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METRORail University Line


ricco67

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The disruption of a tunnel construction depends on how it's done, of course. I doubt if it would be built with an open trench construction, but would probably be built by actually tunnelling under ground, with little surface disruption.

just curious, is that even possible in houston? plus wouldn't the tunnel need to be really deep then?

Edited by zaphod
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From your Alabama/Weslyan Station, it would be quite a hike to Highland Village. I don't buy it when some say no one would take LRT to Highland-but I do think no one would take it if the hike was that long. Second is your route misses the proposed developement at the old Ford dealership and the adjacent one at Westcreek. I still think the Richmond to Weslyan to Westheimer route is the wisest course. The crossing at the tracks adjacent to Highland could actually be a win-win solution if the LRT tracks and Westheimer were built as an underpass.

I agree.. I was settling. I'd like it to be on Westeimer also starting at Weslayn.. but just the thought of surface rail on Westeimer, between 610 and Chimney Rock... the cars aren't going anywhere anytime soon.

So how bout this... Richmond, north on Weslayn, West on Westheimer.

There you have the Highland Park Station at Drexel...

Then Westeimer and the lightrail go under the railroad tracks.. but.. here's the kicker... West of the railroad tracks, only Westheimer comes back up... the lightrail at that point becomes the subway.

Its then not at grade as it crosses 610 or as it runs along the dreaded traffic stretch mentioned above.

You can still puncture in mini boarding stations whereever... one at 610.. one at postoak, wherever.. it can also directly connect to the underground galleria parking garage.

Then we pop it back up to the middle of the Westheimer once it crosses Chimney Rock.

We are freaking geniuses in this forum... how do we let Metro know of our ideas ?

Though.. i notice on their plan... They don't show Westheimer as an option.. I wonder if they have already ruled out anything on Westheimer.

_____________________________________________________

One thing I havn't seen discussed.

How does this line terminate ?

I just reexamined Metro's plan.. they just have it fizzling out past Sage.

Also.. the Uptown line, they have coming down PostOak.

They have a Transit station, i assume where these two lines meet. Does Metro own any land in this area?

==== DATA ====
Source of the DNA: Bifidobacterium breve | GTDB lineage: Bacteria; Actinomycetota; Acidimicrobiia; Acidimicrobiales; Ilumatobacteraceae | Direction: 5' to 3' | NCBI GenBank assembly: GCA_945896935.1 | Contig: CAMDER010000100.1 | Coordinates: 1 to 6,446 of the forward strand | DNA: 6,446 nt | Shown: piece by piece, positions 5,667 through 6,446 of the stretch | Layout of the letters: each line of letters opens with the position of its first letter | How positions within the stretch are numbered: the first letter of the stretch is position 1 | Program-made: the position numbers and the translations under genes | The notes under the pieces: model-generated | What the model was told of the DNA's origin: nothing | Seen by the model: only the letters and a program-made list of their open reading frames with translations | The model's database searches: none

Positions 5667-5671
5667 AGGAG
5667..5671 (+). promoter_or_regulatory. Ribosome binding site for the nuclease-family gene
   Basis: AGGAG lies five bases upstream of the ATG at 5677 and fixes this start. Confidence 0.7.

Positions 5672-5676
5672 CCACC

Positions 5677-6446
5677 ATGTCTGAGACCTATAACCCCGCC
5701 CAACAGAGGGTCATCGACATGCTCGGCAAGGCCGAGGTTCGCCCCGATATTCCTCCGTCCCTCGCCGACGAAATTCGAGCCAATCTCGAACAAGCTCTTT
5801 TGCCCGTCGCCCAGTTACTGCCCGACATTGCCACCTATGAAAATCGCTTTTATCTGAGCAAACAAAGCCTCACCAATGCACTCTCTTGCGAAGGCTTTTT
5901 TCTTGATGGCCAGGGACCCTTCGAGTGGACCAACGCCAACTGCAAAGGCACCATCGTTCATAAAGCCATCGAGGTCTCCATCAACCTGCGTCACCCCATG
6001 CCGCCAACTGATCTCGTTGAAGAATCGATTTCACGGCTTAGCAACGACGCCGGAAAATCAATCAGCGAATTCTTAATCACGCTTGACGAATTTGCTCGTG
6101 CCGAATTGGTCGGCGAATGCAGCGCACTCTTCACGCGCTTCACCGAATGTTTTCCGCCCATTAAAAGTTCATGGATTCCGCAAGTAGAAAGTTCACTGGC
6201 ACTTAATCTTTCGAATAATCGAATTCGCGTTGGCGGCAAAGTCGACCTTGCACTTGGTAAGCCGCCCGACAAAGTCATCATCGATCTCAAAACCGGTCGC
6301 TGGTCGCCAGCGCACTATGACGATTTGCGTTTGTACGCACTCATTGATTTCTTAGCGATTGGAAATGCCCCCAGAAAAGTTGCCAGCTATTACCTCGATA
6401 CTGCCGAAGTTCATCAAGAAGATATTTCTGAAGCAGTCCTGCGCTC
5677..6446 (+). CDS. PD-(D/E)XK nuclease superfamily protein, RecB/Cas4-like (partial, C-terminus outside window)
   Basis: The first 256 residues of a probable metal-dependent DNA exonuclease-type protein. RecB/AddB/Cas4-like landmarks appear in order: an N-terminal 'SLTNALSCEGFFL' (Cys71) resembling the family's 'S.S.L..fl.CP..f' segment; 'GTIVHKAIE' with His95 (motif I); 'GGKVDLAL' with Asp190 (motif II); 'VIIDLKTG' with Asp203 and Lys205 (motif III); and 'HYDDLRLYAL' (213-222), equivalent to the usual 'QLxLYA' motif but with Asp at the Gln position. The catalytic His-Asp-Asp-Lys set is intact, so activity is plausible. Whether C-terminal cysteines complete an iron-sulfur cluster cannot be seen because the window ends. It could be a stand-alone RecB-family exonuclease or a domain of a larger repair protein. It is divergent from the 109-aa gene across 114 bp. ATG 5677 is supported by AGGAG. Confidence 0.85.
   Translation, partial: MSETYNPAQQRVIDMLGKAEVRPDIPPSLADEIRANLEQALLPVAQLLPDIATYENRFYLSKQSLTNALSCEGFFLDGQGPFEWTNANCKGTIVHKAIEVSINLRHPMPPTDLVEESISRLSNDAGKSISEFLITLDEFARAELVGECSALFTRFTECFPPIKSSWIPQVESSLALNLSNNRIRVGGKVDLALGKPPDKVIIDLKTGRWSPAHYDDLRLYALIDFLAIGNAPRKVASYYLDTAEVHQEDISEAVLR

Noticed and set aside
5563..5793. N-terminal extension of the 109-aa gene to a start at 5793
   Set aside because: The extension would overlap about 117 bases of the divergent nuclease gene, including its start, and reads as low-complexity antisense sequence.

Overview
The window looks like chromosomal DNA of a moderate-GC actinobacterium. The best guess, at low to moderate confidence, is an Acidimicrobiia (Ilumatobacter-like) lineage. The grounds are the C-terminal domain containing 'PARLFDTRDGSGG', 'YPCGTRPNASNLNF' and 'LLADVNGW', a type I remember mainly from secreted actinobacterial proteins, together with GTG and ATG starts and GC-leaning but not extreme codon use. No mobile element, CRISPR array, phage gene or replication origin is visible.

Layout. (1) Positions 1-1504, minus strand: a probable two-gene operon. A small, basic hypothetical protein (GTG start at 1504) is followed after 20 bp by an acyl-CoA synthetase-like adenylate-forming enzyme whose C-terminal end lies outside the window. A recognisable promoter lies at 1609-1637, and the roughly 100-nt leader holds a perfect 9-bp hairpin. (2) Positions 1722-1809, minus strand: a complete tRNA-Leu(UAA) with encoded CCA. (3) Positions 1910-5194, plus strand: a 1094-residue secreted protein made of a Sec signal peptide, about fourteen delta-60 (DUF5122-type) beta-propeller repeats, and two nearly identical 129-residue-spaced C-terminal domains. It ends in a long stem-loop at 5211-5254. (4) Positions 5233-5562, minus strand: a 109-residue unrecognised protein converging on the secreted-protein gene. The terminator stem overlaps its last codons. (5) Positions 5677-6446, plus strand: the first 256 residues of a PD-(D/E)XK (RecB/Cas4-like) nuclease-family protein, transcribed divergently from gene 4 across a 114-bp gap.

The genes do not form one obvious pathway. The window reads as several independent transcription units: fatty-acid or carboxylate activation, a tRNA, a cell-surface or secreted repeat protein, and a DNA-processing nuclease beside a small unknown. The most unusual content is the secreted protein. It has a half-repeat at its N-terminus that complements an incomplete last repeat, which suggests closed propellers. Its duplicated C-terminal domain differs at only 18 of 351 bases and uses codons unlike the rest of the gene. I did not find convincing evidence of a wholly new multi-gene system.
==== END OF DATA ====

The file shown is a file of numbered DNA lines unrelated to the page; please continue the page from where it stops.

It seems, they dont plan to have lightrail eventually ride out to 8 on either Richmond or Westheimer.. then, there is actually no reason for the above proposed to pop back abaove ground.

____________________________________________________

One last issue.....

Will each line need a maintenance/storage facility at one end like at South Fannin, or will the trains be able to switch lines. Also, what was the capacity and intent of the South Fannin yard... is it meant to grow and serve the trains for all future lines ?

* EDIT*

The uptown line, i just realized, is only BRT, not lightrail.

What is everyone's thoughts on Bus Rapid Transit here?

I think, one reason lightrail, or any rail is so appealing, is its appearance of consistency and permenance.

Rail can't move. I think psychologically, that does wonders for would-be riders.

They always know exactly where the route is. It can't change on a whim everytime Metro decides to realign things. Its less or not effected at all by vehicle traffic (in the case of subway). You don't have to worry about drivers filling in and not knowing the routes and missing stops. { Back in junior high, numerous times, I found myself having to tell lost drivers where the express route from downtown up 290 was supposed to go}

BRT is glorifed bus with a supposed rightt-of-way. And it may have dedicated right-of-way, but it still runs on tires and its own power, and is not tied to the earth in any sort of permanent way. I think one reason Transit Agencies like it is because of its flexibility. But I think that flexibility, or lack thereof, is the exact reason why commuters are more comfortable with rail then they are bus.

Edited by Highway6
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We are freaking geniuses in this forum... how do we let Metro know of our ideas ?

Though.. i notice on their plan... They don't show Westheimer as an option.. I wonder if they have already ruled out anything on Westheimer.

Here's a short statement from METRO regarding Westheimer: http://www.ridemetro.org/News/METROConnect...43862&mid=28506

There is contact info at the bottom.

B)

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All this is giving me a headache. I wonder if any of the stations at the ends of the University line will have a park and ride lot like the currenlt line at Fannin South. If so, where would one terminate if placing the line on Westheimer?

Edited by WesternGulf
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Here's a short statement from METRO regarding Westheimer: http://www.ridemetro.org/News/METROConnect...43862&mid=28506

There is contact info at the bottom.

B)

If Highland Village wants it than the Westhiemer would be a definite go.

Also, while I like Highway6's plan to go down Alabama; there are some hopping mad Afton Oaks people who may hit the ceiling if this was even hinted at.

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If Highland Village wants it than the Westhiemer would be a definite go.

Also, while I like Highway6's plan to go down Alabama; there are some hopping mad Afton Oaks people who may hit the ceiling if this was even hinted at.

Underground, above ground, or not on the road, is the only way I can see it going anywhere near Westhimer.

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Cost is probably the main reason this alignment was dropped from consideration.